Biggs - Pennacchi Comment

Biggs - Pennacchi Comment

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Pricing Personal Account Benefit Guarantees: A Simplified Approach by Andrew Biggs, Clark Burdick, and Kent Smetters Discussion by George G. Pennacchi Professor of Finance University of Illinois 1206 S. Sixth Street Champaign, Illinois 61820 Tel.: (217) 244-0952 Email: gpennacc@uiuc.edu This research was supported by the U.S. Social Security Administration through grant #10-P-98363-1-03 to the National Bureau of Economic Research as part of the SSA Retirement Research Consortium. The findings and conclusions expressed are solely those of the author and do not represent the views of SSA, any agency of the Federal Government, or the NBER.This paper by Andrew Biggs, Clark Burdick, and Kent Smetters makes two simple, but very important points. First, if one has a model that can compute the expected cost of a personal retirement account (PRA) guarantee, then with a couple of changes in parameter values, the model can also compute the market cost of the guarantee. Second, knowledge of the guarantee’s market cost is critical for determining sensible policy. I agree wholeheartedly with these two results. In these comments, I will offer more intuition for the paper’s findings and add arguments for why policy should be guided by market costs and not expected costs. I will close with some suggestions for improving estimates of the market cost of PRA guarantees. Biggs, Burdick, and ...

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Pricing Personal Account Benefit Guarantees: A Simplified Approach
by
Andrew Biggs, Clark Burdick, and Kent Smetters
Discussion
by
George G. Pennacchi
Professor of Finance
University of Illinois
1206 S. Sixth Street
Champaign, Illinois 61820
Tel.: (217) 244-0952
Email: gpennacc@uiuc.edu
This research was supported by the U.S. Social Security Administration through grant #10-P-
98363-1-03 to the National Bureau of Economic Research as part of the SSA Retirement
Research Consortium. The findings and conclusions expressed are solely those of the author and
do not represent the views of SSA, any agency of the Federal Government, or the NBER.
This paper by Andrew Biggs, Clark Burdick, and Kent Smetters makes two simple, but
very important points. First, if one has a model that can compute the expected cost of a personal
retirement account (PRA) guarantee, then with a couple of changes in parameter values, the
model can also compute the market cost of the guarantee. Second, knowledge of the guarantee’s
market cost is critical for determining sensible policy.
I agree wholeheartedly with these two results. In these comments, I will offer more
intuition for the paper’s findings and add arguments for why policy should be guided by market
costs and not expected costs. I will close with some suggestions for improving estimates of the
market cost of PRA guarantees.
Biggs, Burdick, and Smetters construct a simple model that is calibrated to roughly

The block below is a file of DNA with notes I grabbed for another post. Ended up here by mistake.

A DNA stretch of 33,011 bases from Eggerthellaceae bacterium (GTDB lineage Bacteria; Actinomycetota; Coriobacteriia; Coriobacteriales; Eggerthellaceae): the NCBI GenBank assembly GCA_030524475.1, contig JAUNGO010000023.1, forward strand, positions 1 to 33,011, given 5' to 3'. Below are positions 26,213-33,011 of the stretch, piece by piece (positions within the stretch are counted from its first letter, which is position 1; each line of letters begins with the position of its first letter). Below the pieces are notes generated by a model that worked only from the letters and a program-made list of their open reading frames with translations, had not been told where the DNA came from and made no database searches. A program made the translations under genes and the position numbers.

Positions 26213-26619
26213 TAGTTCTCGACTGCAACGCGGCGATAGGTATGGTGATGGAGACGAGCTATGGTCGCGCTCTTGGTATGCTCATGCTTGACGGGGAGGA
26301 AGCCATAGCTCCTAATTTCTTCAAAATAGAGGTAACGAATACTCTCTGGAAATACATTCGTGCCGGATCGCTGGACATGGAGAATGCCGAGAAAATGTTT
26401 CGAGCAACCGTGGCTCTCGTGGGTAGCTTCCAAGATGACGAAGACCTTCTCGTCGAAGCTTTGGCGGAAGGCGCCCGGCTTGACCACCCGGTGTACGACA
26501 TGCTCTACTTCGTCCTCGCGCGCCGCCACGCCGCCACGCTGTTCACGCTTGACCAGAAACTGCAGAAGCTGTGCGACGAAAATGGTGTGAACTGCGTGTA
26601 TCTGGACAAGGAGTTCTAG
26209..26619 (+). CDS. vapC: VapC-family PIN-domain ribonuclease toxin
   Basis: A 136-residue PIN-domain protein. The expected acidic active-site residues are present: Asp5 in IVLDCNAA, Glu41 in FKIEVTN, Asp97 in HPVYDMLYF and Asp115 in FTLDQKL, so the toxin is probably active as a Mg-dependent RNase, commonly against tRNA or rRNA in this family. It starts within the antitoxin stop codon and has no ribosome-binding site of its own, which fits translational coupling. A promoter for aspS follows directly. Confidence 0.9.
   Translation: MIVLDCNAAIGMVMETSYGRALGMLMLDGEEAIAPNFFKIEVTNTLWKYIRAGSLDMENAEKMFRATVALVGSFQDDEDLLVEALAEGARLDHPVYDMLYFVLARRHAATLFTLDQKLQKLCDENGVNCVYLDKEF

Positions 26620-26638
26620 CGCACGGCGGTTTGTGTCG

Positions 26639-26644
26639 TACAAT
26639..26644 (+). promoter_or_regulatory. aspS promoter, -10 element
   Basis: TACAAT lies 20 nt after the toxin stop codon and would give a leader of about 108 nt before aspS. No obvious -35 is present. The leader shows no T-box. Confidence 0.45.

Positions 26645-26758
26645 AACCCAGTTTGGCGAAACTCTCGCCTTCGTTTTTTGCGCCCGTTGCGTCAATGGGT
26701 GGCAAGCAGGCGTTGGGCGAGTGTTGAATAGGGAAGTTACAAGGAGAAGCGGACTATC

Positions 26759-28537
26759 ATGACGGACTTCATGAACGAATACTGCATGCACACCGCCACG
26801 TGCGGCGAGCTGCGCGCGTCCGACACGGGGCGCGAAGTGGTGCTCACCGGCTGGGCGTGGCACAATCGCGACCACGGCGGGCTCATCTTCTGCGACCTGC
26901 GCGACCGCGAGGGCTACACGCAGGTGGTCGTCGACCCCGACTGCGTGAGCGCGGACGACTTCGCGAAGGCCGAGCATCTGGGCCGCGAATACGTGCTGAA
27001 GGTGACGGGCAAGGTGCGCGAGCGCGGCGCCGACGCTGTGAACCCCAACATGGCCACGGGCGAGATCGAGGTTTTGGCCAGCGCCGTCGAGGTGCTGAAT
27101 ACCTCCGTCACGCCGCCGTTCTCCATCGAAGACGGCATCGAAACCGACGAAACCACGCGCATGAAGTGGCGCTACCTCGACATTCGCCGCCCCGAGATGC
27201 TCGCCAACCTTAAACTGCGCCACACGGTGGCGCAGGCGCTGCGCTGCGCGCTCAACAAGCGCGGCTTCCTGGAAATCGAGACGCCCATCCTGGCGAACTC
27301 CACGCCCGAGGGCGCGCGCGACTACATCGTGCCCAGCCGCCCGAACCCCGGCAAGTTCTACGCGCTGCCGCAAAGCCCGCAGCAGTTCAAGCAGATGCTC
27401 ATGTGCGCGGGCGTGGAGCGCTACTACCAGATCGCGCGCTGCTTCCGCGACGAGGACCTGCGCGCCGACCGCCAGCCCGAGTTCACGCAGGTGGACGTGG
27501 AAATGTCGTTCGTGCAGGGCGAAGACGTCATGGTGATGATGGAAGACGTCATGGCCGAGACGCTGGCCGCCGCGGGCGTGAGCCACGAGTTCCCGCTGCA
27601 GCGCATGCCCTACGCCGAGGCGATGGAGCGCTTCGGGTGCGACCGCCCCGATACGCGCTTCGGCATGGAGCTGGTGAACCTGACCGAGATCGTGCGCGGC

replicate the Social Security Administration Office of the Chief Actuary’s (OACT’s) expected
cost of the Ryan-Sununu PRA guarantee. For a PRA invested 65 % in stocks and 35 % in bonds
and assuming the expected real returns on stocks and bonds are 6.5 % and 3.5 %, respectively,
they calculate that the guarantee’s expected cost in 2050 equals 11.3 % of total Social Security
(OASI) costs. The expected cost in 2050 of the same guarantee computed by OACT’s model is
13.3 % of total OASI costs.
Having shown that their model is comparable to that of the OACT, they consider what
would be the market cost of the same Ryan-Sununu guarantee, rather than its expected cost.
Their computation of market cost is based on standard asset pricing methodology that accounts
for the systematic (priced) risks inherent in stock and bond returns. Specifically, they take the
identical model that was used to compute the expected cost of a PRA guarantee and alter two
parameter inputs. Rather than setting the expected real returns on stocks and bonds equal to their
physical (actual) values of 6.5 % and 3.5 %, respectively, they set them equal to their risk-neutral
2
values, which for both is assumed to equal a risk-free real return of 2.9 %.
1
With this simple
change, they find that the PRA guarantee’s market cost in 2050 equals 28.2 % of total OASI costs.
Intuitively, it is not surprising that the market cost of this long-dated guarantee is almost
two and one-half times its expected cost. The guarantor bears undiversifiable or systematic risk,
because equity losses (and to a lesser extent bond losses) over a long horizon would tend to occur
following several years of economic recession. This is precisely the scenario when the guarantor
would least prefer to fund claims on PRA losses. A market cost for the guarantee that exceeds its
expected cost reflects the market compensation for this systematic risk.
Because the systematic risk of a PRA guarantee derives from the systematic risk premia
of the stocks and bonds in the PRA portfolio, a mathematically equivalent way of adjusting for
this risk is to simulate scenarios of stock and bond returns using their risk-neutral expected